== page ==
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Criticism of Austin’s Theory of Positivism | Overview
- Bentham’s Positivism
- Austin’s Positivism
- Criticism of Austin’s Positivism
- Identification of a “Commander”
- Continuity of Law
- Real Law
- Procedural Requirements
This article focuses on the criticism of Austin theory of positivism, Several thinkers and jurists have compared the views of Austin with those of Bentham and have concluded that the latter is more acceptable in modern societies. It is believed that the positivist movement started at the dawn of the 19th Century. It emerged as a reaction to the theoretical thinking which overemphasised upon the importance of natural law in complete ignorance of the realities of actual law.
The term “positivism” has several meanings. The meaning associated with the founders of British Positivism- Bentham and Austin- regards law as a command. However, there is a marked distinction between both the jurists.
Jeremy Bentham is regarded as the “Father of Jurisprudence” and John Austin is said to be his disciple. Austin’s imperative theory of law, which stresses upon the elements of “sovereignty” and “command” in law, has been derived from that of Bentham. However, Bentham advocates the same with far more subtlety and flexibility than Austin. Unlike Austin, Bentham recognized the fact that the aspects of “sovereign” and “command” in law are subjected to the factors of social desirability and logical necessity.
While Austin’s “sovereign” is unlimited and indivisible, Bentham accepts limited and partial sovereignty. This is so because Bentham was mindful of the various complexities that prevail in modern societies. Moreover, Bentham’s view on legal sanctions is far more liberal than that of Austin. According to him, sanctions need not necessarily be legal. A sovereign’s command may even be backed by moral or religious sanctions. It is, therefore, opined by Lord Lloyd that Bentham’s imperative theory “steers away from a number of pitfalls into which Austin fell.”
John Austin known as “Father of English Jurisprudence” served in the Armed Forces before joining the University of London as a Professor of Jurisprudence. It is opined by various thinkers that his idea of the law being a “command” essentially emanates from his army background. He disregarded the various ideals of justice present in the definitions of law and substituted it with the idea of law being the command of the sovereign.
He divided all laws into two types:
- Laws “properly so-called”- These laws direct or indirect commands of a politically superior authority.
- Laws “improperly so-called”- These laws do not flow from any determinate source are neither directly nor indirectly formulated by a political superior.
He identified four elements that are present in Positive Law-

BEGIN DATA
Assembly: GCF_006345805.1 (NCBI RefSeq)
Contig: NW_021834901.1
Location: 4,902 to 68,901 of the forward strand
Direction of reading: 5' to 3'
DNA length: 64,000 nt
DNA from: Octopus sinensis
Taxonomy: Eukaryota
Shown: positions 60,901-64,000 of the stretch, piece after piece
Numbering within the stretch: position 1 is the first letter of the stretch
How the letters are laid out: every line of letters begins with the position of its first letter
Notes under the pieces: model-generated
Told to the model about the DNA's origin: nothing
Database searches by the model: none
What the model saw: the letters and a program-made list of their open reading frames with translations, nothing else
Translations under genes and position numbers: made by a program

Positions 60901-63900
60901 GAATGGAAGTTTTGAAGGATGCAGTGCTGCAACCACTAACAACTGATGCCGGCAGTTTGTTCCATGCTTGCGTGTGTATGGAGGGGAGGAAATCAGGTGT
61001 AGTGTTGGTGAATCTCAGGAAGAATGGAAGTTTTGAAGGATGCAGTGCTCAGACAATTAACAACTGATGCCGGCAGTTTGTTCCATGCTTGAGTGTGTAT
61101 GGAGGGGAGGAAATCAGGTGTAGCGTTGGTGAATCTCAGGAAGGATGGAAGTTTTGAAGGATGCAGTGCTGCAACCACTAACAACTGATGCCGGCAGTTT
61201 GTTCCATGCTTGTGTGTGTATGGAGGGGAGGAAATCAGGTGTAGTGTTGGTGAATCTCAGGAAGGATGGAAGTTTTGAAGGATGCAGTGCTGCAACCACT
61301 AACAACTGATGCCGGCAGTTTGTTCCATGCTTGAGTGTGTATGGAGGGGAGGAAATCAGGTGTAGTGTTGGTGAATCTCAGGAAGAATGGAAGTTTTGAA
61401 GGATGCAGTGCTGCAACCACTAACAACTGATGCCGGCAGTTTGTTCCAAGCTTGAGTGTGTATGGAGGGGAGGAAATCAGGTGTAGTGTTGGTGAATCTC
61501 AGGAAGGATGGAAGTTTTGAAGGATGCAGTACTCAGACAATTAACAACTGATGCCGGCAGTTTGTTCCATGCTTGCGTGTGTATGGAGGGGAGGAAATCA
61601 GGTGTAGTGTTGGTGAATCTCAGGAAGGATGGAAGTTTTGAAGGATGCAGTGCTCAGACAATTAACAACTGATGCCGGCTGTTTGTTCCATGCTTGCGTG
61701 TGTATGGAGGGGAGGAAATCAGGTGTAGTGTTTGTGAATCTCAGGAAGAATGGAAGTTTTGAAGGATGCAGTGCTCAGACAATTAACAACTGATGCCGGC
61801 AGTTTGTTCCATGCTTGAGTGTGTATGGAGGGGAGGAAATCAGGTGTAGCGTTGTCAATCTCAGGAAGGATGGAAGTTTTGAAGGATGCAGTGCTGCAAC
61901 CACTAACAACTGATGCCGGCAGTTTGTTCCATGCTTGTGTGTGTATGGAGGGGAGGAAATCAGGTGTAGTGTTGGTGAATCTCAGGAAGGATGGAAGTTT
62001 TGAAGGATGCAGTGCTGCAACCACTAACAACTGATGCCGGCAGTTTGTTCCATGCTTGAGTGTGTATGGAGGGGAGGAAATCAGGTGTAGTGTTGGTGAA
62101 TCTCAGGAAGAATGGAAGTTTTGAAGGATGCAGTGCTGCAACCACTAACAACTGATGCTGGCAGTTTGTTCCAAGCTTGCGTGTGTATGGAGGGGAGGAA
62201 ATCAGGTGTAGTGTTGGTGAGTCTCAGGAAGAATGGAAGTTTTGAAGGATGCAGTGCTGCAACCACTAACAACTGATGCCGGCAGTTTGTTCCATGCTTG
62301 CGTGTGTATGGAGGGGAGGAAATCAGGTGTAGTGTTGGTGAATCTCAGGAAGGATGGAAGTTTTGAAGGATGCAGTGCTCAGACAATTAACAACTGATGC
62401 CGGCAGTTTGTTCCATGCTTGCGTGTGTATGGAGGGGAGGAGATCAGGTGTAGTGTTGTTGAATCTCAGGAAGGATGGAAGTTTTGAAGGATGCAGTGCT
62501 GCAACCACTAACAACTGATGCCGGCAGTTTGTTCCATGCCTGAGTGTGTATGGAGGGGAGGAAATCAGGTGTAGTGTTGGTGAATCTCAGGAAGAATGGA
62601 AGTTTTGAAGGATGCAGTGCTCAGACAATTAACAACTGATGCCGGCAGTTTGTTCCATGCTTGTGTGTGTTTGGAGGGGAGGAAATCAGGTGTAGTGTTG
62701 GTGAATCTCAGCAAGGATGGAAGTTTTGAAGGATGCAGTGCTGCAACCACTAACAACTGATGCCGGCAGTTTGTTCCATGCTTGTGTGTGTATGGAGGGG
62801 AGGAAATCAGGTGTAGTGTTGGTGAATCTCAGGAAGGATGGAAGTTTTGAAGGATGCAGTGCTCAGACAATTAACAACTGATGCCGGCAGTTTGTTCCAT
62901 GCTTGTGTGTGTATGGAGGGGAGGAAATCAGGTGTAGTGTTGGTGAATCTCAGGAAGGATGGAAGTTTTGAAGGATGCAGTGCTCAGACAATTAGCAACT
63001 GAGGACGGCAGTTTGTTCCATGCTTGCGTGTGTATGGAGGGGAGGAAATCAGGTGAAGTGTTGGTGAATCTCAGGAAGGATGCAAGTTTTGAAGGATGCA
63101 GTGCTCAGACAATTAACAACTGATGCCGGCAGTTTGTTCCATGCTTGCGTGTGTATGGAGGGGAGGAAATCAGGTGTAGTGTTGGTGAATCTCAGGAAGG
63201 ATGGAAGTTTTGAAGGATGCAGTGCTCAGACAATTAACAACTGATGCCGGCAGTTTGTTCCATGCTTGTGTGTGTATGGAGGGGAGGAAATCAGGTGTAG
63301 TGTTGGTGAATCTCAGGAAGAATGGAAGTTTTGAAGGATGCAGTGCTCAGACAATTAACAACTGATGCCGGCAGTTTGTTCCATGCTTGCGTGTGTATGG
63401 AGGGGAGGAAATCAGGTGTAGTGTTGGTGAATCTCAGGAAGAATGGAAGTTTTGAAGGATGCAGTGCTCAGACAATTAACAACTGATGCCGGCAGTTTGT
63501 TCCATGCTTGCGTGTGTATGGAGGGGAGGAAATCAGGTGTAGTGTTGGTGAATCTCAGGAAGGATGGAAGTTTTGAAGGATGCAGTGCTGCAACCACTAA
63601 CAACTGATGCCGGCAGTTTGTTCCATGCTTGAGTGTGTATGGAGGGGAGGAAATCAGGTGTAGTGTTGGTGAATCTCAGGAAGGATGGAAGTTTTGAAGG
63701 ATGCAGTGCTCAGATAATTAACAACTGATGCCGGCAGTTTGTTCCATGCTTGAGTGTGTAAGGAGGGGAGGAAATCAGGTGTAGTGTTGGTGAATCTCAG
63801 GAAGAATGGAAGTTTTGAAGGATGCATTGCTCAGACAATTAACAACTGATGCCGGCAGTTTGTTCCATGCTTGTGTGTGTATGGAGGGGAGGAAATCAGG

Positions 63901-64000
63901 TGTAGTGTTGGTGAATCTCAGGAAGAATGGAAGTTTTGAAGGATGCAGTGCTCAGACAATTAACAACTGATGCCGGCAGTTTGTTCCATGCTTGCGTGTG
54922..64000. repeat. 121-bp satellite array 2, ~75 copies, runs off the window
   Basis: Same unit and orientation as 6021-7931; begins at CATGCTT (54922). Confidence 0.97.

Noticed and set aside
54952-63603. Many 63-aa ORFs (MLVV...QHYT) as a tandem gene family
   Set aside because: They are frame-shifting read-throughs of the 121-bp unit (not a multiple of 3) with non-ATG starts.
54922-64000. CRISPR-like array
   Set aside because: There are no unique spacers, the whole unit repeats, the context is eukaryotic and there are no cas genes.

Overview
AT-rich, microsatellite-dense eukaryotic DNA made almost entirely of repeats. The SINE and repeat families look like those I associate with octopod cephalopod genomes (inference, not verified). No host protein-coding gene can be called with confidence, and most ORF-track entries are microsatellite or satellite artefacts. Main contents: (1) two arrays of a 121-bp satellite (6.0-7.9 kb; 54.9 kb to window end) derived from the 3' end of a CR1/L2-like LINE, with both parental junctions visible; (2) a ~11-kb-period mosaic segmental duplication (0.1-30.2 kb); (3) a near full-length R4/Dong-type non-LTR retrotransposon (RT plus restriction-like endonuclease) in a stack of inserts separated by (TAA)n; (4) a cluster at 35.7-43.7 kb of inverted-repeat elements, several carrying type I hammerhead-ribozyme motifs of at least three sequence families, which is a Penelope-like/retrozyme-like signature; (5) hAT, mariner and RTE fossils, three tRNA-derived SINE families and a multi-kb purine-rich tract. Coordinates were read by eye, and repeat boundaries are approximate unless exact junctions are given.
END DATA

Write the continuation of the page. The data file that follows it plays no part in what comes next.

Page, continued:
Criticism of Austin’s Positivism
Austin’s idea of positivism has been criticised on the following grounds:
Austin’s definition of law as a command is not universal. It applies to only certain laws such as criminal law and ignores a major portion of law which defines certain rights for the people and empowers them. Such laws neither command nor forbid for the commission or omission of any act. Law of contract and Property laws are examples of such a law.
2. Identification of a “Commander”
Austin has referred to the commander in a personal sense. It suggests that the commands are given by an individual who is politically superior. In a modern State, it is difficult to identify such a “personal commander” due to the doctrine of separation of powers and the emergence of the “legislature”.
3. Continuity of Law
Austin’s understanding of commands is that the commands are given by one particular political authority to one political recipient on one particular occasion. Thus, the law is enforceable so long as the political superior, who formulated the law, is alive. Its further continuance is subject to the will of the succeeding political superior. This cannot be said to be true in a modern State following the principles of constitutionalism. In such a State, only those laws may be repealed which have been authorised by the Constitution.
4. Real Law
Real law, which refers to the judge-made law, cannot be said to be a law “properly so-called” based on the parameters provided by Austin. However, this cannot be said to be true in the modern era. A significant part of several modern legal systems comprises of judge-made law or real law.
5. Procedural Requirements
Today, even a politically superior authority has to follow a set procedure in order to formulate a law. All statements and wishes are not identified as a “command” or a law. It seems that Austin has chosen to ignore this particular aspect of modern societies and States.
Several thinkers and jurists have compared the views of Austin with those of Bentham and have concluded that the latter is more acceptable in modern societies. Austin’s idea of positive law and theory of positivism has been subjected to a significant amount of criticism and its applicability and relevance have been ruled out by modern societies. It has, nevertheless, led to the emergence of many important theories on analytical legal positivism.
- V. D. Mahajan, ‘Jurisprudence and Legal Theory’, Fifth Edition, Eastern Book Company.
- W. Friedmann, ‘Legal Theory’, Fifth Edition, Sweet & Maxwell (South Asian Edition).